The rest of Canada hates us already, so we should just deal with it.
Also, people have to understand that Toronto does drive a lot, not just culturally but economically as well.
Are you doing a national book tour, by any chance?
(laughs) Probably not, after this interview.
What did you learn about Hamilton?
I always liked Hamilton. It’s very underrated. I grew up in south Etobicoke, which was a very industrial neighbourhood, so I felt a kinship there. Hamilton is like a big south Etobicoke. I like the working class element there, because that’s how I grew up.
Was it on your radar when you started this?
Oh yeah. I knew Hamilton had to be included in this book. Talking about punk in Toronto, you have to talk about Teenage Head and the Forgotten Rebels. And if you talk about those two bands, then you have to talk about Simply Saucer, because they’re a big part of what happened in Hamilton.
That surprised me. I knew a fair bit about them before, but I had pictured them as precursors and not contemporaries. I pictured them as doing Stooges/Floyd stuff in the mid-’70s, but had forgotten that they co-existed with this scene.
They started much earlier but they kept going. They had a fairly long career, especially compared to some of the other bands who only lasted two or three years. Later on Simply Saucer’s career continued when Cyborgs Revisited came out in the ’80s and Half Human Half Live came out a couple of years ago. Their cult following has grown over the years and they have fans like Thurston Moore. So it was great to learn how the Hamilton scene started, and a lot of it revolved around the party houses. Hamilton has always been known as a rock’n’roll town, but it was still hard for a band like Teenage Head to play. They were up against a lot of the same challenges that bands in Toronto were facing.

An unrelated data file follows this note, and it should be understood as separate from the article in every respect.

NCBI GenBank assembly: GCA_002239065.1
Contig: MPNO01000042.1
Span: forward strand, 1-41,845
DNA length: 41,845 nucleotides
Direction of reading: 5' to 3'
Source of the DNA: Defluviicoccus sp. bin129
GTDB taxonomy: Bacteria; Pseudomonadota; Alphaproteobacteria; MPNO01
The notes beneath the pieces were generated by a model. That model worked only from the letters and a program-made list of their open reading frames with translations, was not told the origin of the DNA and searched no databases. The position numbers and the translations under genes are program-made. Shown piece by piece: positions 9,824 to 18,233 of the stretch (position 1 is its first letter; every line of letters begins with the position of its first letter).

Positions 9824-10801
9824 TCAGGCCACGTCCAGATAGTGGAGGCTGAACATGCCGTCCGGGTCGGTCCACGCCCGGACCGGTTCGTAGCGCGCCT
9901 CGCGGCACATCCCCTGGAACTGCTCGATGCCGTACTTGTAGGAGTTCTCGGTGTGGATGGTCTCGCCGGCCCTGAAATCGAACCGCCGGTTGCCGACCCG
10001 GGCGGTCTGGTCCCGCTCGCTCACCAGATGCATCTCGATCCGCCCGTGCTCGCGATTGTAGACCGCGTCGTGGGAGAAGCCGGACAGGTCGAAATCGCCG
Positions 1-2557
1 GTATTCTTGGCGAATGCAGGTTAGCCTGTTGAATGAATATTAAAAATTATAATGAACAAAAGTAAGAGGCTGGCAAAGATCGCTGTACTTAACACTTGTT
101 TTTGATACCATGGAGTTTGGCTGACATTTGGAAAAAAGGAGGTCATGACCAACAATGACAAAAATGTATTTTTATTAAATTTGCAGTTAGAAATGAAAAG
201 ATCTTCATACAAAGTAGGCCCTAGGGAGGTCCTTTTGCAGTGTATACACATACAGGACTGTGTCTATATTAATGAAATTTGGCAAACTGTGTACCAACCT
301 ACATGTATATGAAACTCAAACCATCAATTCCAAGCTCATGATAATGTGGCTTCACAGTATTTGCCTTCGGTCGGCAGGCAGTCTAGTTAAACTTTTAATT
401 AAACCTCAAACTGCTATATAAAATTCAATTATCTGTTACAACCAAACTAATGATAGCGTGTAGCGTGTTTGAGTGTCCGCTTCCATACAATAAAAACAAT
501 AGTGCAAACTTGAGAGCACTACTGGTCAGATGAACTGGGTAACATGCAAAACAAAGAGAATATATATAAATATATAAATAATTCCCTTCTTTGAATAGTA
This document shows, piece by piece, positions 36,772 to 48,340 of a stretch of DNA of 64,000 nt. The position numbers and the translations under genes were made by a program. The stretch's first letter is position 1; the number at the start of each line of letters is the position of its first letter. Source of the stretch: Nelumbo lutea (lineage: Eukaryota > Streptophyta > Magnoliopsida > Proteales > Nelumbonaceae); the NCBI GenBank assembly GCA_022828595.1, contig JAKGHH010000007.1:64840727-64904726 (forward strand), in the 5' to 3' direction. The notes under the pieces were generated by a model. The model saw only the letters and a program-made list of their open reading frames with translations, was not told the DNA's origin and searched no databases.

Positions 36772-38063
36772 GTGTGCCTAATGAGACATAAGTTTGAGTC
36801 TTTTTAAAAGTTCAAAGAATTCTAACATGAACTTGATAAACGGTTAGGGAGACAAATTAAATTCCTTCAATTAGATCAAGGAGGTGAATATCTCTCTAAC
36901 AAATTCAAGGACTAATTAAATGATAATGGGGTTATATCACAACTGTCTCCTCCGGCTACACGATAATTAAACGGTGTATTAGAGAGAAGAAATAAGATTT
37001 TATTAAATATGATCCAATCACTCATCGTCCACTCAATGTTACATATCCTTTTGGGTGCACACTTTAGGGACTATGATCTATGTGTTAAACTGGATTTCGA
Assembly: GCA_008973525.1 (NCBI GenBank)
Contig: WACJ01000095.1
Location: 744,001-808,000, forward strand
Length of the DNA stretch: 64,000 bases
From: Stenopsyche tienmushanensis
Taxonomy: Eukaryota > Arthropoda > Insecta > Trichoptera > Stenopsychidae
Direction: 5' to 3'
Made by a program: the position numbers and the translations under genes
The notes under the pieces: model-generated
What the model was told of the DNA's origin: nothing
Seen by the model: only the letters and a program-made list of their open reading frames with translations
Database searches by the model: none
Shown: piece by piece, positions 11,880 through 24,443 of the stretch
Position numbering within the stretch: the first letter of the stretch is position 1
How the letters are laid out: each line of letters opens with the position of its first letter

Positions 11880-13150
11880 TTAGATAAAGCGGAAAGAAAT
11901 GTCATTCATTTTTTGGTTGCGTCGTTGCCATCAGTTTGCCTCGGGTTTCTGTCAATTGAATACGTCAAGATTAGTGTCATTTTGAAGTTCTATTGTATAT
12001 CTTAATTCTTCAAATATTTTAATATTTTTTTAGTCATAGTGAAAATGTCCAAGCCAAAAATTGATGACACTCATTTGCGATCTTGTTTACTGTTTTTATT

I was in Hamilton a lot in the ’90s, and what struck me about it was that this scene never went away there. Whereas in Toronto, a lot of these people didn’t really go on to other bands after 1985. But in Hamilton, there was always some incarnation of Teenage Head going, Mickey DeSadist always had some version of the Forgotten Rebels and you’d see him around the Corktown. And they were kind of sad characters to people of my generation, who were 20 years old in 1991, like, “Oh, those old guys,” and obviously we didn’t know much about their history.
It was a bit of a joke—like any band who sticks around forever, there’s the golden period, the waning period, the joke period, and then the respect that eventually comes with endurance and legacy. And the flip side of that is that Hamilton always had a connection to their history, a living history, whether or not you thought they were still heroes or whether you thought they were geezers. Whereas Toronto, with its cultural amnesia, didn’t have that at all.